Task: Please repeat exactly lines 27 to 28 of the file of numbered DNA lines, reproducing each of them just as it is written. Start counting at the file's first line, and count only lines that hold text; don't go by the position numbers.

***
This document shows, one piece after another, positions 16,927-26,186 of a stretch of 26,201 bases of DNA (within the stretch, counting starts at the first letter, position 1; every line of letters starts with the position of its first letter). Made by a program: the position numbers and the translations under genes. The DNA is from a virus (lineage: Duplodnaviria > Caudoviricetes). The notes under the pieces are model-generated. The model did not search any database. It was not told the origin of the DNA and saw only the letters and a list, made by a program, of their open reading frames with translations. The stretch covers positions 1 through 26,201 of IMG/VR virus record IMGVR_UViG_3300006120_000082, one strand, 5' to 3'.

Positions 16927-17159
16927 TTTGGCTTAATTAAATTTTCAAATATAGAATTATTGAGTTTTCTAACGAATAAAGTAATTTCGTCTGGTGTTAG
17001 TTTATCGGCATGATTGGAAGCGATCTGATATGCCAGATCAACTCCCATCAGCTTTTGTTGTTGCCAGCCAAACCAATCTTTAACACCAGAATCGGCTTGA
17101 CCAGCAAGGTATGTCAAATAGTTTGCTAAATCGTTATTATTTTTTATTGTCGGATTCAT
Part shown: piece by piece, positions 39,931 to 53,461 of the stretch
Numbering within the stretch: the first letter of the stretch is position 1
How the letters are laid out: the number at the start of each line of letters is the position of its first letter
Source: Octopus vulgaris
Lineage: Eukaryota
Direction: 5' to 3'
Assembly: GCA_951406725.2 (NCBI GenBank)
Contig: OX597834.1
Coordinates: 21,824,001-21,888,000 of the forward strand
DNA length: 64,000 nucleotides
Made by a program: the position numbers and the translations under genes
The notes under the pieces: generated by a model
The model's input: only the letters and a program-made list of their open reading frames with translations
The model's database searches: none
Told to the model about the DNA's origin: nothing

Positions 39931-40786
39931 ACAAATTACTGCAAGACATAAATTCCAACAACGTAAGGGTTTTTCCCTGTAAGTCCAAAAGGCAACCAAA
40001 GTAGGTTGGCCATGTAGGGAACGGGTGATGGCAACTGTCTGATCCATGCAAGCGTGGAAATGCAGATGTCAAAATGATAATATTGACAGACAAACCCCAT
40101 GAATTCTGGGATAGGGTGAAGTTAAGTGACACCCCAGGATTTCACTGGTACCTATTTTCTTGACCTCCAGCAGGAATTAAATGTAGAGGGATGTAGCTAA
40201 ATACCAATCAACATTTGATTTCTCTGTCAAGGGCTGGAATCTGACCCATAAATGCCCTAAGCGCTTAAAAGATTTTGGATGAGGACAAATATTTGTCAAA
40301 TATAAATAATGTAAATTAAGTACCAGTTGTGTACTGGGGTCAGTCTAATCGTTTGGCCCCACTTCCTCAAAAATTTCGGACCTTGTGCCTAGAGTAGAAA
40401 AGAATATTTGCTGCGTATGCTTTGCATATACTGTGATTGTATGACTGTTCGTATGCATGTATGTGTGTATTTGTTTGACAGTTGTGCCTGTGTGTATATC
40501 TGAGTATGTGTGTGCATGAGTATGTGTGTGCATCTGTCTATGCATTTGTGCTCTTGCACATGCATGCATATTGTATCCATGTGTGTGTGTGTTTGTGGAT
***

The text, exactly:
40401 AGAATATTTGCTGCGTATGCTTTGCATATACTGTGATTGTATGACTGTTCGTATGCATGTATGTGTGTATTTGTTTGACAGTTGTGCCTGTGTGTATATC
40501 TGAGTATGTGTGTGCATGAGTATGTGTGTGCATCTGTCTATGCATTTGTGCTCTTGCACATGCATGCATATTGTATCCATGTGTGTGTGTGTTTGTGGAT